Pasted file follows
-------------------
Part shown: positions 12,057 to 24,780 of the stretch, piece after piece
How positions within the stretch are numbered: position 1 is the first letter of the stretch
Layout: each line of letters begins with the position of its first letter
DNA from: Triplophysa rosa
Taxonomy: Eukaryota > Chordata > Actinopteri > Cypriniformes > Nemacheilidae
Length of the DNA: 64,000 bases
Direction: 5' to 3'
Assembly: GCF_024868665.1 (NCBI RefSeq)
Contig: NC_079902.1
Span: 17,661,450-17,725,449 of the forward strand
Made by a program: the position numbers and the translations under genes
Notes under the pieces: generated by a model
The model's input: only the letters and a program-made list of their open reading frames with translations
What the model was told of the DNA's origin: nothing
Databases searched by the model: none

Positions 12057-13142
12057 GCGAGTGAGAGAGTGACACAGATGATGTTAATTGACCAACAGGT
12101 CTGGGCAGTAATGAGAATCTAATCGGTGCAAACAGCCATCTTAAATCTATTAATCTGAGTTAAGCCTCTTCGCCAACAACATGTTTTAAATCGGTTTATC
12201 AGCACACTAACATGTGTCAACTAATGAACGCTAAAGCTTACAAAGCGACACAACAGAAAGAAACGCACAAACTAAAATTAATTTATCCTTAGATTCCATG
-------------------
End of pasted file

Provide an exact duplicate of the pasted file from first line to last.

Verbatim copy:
Part shown: positions 12,057 to 24,780 of the stretch, piece after piece
How positions within the stretch are numbered: position 1 is the first letter of the stretch
Layout: each line of letters begins with the position of its first letter
DNA from: Triplophysa rosa
Taxonomy: Eukaryota > Chordata > Actinopteri > Cypriniformes > Nemacheilidae
Length of the DNA: 64,000 bases
Direction: 5' to 3'
Assembly: GCF_024868665.1 (NCBI RefSeq)
Contig: NC_079902.1
Span: 17,661,450-17,725,449 of the forward strand
Made by a program: the position numbers and the translations under genes
Notes under the pieces: generated by a model
The model's input: only the letters and a program-made list of their open reading frames with translations
What the model was told of the DNA's origin: nothing
Databases searched by the model: none

Positions 12057-13142
12057 GCGAGTGAGAGAGTGACACAGATGATGTTAATTGACCAACAGGT
12101 CTGGGCAGTAATGAGAATCTAATCGGTGCAAACAGCCATCTTAAATCTATTAATCTGAGTTAAGCCTCTTCGCCAACAACATGTTTTAAATCGGTTTATC
12201 AGCACACTAACATGTGTCAACTAATGAACGCTAAAGCTTACAAAGCGACACAACAGAAAGAAACGCACAAACTAAAATTAATTTATCCTTAGATTCCATG